Written by Kelly Durham
By the beginning of his senior year, Gus Groce must have known that his choices about how he would spend his immediate future were limited. If he was lucky, he might get to pick the color he would wear, but he would almost certainly be wearing a uniform of the United States military.
Lethco Augustus Groce, Jr. of Lyman was a member of Clemson College’s Class of 1941. Gus was an architecture major, an honor student and a member of Minaret, the architecture honor fraternity on campus. Although serving his senior year as a cadet private, Gus had demonstrated military aptitude, having been selected as the best drilled sergeant in his battalion during his junior year and having marched with the Pershing Rifles drill team and the Sophomore, Junior and Senior Platoons. In addition, like so many of his classmates, Gus had completed ROTC summer training at Fort McClellan, Alabama where he had qualified as a marksman on the rifle range. He was a young man of varied talents, displaying interests in music and art as well. Following his graduation, Gus was commissioned and then transferred from the infantry into the Army Air Forces.
Scrambling to prepare America to face the perils threatening from Europe and in the Pacific, Army chief of staff George Marshall and Army Air Forces chief Hap Arnold had embarked on an unprecedented peacetime expansion of the Army, to include its air arm. When the war in Europe started in September 1939, the Army Air Corps consisted of only eight hundred first-line combat aircraft and less than 25,000 personnel. By the time Gus Groce earned his pilot’s wings at Valdosta, Georgia, the Army Air Forces was in the midst of an expansion that would carry it to more than 2.4 million members and nearly 80,000 aircraft.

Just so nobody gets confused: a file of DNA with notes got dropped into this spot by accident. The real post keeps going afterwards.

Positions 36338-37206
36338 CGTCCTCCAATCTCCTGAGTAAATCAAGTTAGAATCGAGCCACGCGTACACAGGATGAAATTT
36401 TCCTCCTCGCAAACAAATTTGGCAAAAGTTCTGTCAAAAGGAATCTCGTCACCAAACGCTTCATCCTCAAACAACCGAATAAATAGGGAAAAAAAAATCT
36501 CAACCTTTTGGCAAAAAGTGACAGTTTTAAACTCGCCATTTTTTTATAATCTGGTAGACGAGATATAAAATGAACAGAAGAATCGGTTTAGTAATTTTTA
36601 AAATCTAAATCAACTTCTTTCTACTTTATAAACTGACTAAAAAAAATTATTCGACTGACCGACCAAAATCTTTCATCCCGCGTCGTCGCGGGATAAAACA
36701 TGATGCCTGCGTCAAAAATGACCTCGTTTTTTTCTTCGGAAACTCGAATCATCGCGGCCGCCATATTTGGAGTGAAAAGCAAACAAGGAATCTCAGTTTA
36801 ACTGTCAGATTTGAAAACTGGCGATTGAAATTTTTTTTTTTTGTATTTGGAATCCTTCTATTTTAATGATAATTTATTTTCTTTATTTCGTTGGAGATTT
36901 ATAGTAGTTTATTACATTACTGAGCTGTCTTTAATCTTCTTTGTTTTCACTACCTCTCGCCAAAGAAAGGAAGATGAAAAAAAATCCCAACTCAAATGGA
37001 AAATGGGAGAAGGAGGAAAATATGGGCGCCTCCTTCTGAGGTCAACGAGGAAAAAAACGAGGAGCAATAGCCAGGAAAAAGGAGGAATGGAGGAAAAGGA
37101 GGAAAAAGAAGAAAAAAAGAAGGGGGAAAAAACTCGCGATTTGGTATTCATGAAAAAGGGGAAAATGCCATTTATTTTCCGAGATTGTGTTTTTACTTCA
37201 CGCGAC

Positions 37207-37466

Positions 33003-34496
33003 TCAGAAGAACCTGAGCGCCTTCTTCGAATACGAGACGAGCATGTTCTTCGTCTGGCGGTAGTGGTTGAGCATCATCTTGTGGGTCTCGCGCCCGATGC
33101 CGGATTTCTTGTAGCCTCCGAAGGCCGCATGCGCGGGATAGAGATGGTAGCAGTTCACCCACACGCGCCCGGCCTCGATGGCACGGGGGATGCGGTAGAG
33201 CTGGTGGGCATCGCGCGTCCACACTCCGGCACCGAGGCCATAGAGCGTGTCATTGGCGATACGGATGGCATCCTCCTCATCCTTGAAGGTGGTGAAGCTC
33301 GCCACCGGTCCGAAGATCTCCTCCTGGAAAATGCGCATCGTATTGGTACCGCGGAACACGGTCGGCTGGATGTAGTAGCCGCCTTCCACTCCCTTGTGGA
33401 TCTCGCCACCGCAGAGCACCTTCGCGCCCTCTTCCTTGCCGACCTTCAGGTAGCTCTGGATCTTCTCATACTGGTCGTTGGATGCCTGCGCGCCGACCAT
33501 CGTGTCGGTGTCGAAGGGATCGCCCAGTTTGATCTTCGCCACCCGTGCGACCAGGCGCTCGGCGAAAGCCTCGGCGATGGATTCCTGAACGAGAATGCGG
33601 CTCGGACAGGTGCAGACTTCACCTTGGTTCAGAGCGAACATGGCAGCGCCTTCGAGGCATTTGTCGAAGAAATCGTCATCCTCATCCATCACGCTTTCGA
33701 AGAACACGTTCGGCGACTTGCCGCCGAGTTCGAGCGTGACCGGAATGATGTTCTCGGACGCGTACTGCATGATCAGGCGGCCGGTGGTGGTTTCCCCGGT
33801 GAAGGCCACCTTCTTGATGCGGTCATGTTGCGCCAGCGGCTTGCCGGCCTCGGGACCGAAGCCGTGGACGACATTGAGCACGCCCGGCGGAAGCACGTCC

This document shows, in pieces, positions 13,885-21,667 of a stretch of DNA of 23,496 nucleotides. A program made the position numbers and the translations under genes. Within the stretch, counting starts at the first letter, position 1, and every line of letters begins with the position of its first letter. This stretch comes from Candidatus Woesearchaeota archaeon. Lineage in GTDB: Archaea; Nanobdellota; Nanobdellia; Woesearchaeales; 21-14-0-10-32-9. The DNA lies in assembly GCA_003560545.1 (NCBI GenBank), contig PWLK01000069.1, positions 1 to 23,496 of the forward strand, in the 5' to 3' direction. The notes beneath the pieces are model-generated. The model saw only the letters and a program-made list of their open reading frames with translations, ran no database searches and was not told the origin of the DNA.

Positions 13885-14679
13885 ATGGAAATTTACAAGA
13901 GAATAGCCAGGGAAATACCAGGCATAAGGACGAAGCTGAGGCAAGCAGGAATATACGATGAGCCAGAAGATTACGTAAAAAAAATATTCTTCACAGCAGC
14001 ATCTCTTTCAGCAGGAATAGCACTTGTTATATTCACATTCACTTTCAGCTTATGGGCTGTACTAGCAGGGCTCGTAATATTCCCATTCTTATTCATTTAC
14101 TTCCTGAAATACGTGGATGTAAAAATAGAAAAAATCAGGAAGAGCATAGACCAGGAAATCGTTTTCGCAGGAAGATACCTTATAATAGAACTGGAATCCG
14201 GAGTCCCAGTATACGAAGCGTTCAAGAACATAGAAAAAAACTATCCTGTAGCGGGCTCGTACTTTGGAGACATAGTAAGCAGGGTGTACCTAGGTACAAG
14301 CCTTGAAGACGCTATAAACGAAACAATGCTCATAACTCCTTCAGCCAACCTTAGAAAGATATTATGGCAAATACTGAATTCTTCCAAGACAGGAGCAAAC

Tens of thousands of young men had to be taught to pilot the most complex aircraft of the day and they had to be taught quickly. Young men, many of them on their own for the first time, combined with the pressures of war, rigid military organizations, complicated equipment and accelerated training regimens, invariably led to accidents.
Gus Groce had been assigned to the 16th Bomb Squadron at Hattiesburg Air Base in Mississippi. The 16th was training on the A-20 Havoc, a twin-engine light bomber. Part of the training called for formation flying.
On Saturday, September 5, 1942, Gus was dispatched as the copilot in an A-20 piloted by Second Lieutenant George Pritchard. Sergeants George Kaiser and Floyd Lones rounded out the crew. Their aircraft would be flying in a two-ship formation with another A-20 piloted by Lieutenant Lawrence Bever. About 1400 hours, approximately seven miles north of New Augusta, Mississippi, the left wing of Bever’s aircraft struck Gus’s airplane, tearing away the right elevator and the horizontal stabilizer and rendering the aircraft uncontrollable. Gus’s airplane went into a spin and crashed killing all aboard. Bever’s aircraft was able to return to base, but was significantly damaged.
The accident that claimed the lives of Groce, Pritchard, Kaiser and Lones was one of thirty-nine involving stateside Army Air Forces’ aircraft that day. Five of these including fatalities. For that first week of September 1942, the Army Air Forces averaged more than thirty-six accidents per day, most of them relatively minor—but not all. On average, nearly five accidents per day resulted in fatalities.
Such was the cruel arithmetic of America’s rapid military build-up, an expansion that would, along with American industrial production, sound the death knell for the Axis dictators and result in an Allied victory three years later.
Lethco Augustus Groce, Jr. is buried at the Wellford Baptist Church Cemetery.
For more information about Second Lieutenant Lethco Augustus Groce, Jr., see:
For additional information about Clemson University’s Scroll of Honor see: